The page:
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Highland Scots - Dingwall & area:
Francis Mackenzie (carpenter)

Francis Humberstone Mackenzie, a wright and carpenter, was born c1785, the son of Roderick Mackenzie, who had the tack [lease] of Scuddell, near Brahan in Ross-shire. He was named in honour of the landowner, Francis Humberstone Mackenzie, Earl of Seaforth.

In 1804 or 1805 he arrived in Berbice to work at plantation Brahan, one of Lord Seaforth’s three plantations managed by his former secretary, Peter Fairbairn. He came with Alex Gunn, a mason, from Dingwall and soon after arriving both fell ill with fever.

In his letters to Seaforth, Fairbairn noted that in January 1806 Mackenzie was ‘at work but not well’; in February both he and Gunn were hanging on ‘but had frequent lapses’; and, in March, Mackenzie, but not Gunn, has recovered. [NAS GD46/17].

Just over ten years later Mackenzie was working on his own account and owned fifteen slaves, thirteen of them carpenters [Slave returns, 1817]. He is recorded as working for William Fraser of Goldstonehall ‘superintending carpenters and hiring our negroes’ (NAS CS96/972).

Mackenzie’s slaves had been named Allan (38, born Africa), Murphy (38, Africa), Pitt (30, Grenada), Kenneth (26, Africa), Bob (26, Africa), Downie (27, Africa), Dundas (20, Africa), Abel (20, Berbice, a ‘mulatto’), Nat (16, Berbice), La Fleur (16, Berbice), John (13, Africa) and Frederick (24, Africa). There was also a domestic slave, Dinah (30, Africa), and her two Berbice-born girls, Madelina (6) and Peggy (6 months).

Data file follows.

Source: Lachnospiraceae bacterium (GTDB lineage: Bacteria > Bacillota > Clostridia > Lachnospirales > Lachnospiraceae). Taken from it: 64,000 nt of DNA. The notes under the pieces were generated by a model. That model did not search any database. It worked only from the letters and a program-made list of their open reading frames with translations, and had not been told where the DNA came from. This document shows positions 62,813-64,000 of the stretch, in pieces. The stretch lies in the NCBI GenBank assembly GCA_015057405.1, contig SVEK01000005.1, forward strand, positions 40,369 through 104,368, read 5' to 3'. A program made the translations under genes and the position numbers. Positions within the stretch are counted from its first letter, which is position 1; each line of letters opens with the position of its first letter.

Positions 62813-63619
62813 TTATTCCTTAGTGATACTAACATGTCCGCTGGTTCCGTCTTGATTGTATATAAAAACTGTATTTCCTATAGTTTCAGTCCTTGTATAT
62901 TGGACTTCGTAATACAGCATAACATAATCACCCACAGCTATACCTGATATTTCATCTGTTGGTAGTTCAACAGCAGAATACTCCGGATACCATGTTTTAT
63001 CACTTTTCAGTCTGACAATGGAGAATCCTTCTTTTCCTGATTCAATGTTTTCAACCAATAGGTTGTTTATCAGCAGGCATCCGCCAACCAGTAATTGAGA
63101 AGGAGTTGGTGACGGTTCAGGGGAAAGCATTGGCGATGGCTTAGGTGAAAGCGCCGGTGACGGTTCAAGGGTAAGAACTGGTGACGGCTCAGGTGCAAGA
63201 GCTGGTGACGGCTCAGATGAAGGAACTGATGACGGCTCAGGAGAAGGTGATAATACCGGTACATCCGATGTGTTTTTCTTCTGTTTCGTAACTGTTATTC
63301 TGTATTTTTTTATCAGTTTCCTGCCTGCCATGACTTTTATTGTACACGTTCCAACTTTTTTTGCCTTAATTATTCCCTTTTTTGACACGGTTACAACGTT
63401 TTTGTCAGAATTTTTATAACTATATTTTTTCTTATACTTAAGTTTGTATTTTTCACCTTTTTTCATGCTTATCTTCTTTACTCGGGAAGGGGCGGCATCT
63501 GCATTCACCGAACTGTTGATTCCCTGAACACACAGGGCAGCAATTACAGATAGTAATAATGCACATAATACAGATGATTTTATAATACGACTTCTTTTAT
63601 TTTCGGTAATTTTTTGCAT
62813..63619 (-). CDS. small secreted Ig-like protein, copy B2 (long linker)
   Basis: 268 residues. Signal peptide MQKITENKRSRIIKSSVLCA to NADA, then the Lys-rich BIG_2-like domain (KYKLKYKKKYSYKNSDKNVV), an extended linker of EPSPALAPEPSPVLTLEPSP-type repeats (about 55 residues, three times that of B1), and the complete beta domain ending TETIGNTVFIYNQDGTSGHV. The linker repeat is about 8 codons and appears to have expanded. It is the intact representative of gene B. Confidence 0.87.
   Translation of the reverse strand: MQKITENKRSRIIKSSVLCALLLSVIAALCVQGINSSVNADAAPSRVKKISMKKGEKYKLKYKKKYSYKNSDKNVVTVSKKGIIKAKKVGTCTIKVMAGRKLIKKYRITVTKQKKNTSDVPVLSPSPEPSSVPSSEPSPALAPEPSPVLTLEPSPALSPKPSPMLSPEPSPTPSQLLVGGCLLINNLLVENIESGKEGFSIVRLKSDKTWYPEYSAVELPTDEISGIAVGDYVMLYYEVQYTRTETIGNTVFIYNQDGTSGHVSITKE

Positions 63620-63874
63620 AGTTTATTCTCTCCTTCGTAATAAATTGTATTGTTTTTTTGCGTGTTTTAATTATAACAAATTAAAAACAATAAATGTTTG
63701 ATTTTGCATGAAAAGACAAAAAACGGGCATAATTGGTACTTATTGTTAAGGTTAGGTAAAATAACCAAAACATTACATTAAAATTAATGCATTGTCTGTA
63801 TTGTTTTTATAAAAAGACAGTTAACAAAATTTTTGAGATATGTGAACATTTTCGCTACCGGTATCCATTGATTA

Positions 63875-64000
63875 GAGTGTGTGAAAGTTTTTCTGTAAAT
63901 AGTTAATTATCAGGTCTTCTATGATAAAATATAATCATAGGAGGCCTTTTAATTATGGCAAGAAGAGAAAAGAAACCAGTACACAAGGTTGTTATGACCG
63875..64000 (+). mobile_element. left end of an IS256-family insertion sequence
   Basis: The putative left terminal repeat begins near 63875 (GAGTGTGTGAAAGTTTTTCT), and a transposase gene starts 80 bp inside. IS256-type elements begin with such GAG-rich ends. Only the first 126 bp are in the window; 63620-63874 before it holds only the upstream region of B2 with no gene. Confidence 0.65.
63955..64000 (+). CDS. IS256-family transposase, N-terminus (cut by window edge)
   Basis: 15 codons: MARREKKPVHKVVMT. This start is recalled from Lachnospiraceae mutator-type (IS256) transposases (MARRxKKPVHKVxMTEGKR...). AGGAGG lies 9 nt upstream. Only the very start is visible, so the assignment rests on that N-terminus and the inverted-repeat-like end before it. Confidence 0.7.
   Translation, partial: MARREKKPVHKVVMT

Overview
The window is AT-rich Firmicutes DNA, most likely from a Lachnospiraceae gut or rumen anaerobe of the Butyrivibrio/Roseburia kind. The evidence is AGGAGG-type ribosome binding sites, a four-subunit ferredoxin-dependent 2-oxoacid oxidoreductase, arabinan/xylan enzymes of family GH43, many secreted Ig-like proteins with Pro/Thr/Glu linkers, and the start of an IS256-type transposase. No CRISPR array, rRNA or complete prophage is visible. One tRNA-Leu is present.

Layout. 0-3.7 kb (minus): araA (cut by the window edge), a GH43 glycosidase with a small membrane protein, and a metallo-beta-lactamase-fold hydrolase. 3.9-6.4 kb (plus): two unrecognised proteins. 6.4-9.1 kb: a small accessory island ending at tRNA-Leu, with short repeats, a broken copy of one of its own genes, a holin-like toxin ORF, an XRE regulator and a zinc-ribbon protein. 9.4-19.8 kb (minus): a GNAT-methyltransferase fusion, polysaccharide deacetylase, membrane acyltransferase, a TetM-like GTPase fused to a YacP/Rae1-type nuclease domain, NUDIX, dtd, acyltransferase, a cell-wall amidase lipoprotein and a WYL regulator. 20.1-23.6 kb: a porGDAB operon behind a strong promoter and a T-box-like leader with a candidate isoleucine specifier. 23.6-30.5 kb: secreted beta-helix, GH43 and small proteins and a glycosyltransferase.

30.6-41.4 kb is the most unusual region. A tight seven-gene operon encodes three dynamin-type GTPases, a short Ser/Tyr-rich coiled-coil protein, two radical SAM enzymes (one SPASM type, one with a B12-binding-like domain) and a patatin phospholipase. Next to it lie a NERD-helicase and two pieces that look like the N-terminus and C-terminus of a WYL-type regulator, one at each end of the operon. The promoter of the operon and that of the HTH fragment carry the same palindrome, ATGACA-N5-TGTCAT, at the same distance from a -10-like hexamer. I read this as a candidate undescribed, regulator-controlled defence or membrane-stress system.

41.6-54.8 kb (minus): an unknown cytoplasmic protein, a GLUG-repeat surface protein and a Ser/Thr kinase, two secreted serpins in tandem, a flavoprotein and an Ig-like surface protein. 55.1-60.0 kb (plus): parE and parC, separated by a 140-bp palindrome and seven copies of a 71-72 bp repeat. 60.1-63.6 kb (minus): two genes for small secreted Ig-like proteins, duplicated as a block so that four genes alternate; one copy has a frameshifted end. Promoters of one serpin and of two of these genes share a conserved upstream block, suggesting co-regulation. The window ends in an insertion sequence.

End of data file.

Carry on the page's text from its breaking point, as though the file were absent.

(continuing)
Allan was no longer in the slave gang in 1819. By 1822 young Peggy had died but Dinah had had another child, Donald. Mackenzie had, however, sold six of his carpenter slaves - Frederick, Nat and La Fleur to ‘John Camerson, London’ and Downie, John and Murphy to John Downer - leaving him with a gang of eight.

One of remaining slaves, Abel, played the fiddle and in 1830 brought a complaint to the Fiscal that he had not been paid the 33 guilders due to him 'for playing the fiddle for Miss Margaret Davidson' [Fiscals Reports, Vol 78, p112].

Mackenzie died in Berbice on 27 November 1831. Twenty years later a balance of $460 55c remained unclaimed in his estate [London Gazette, February 1851].

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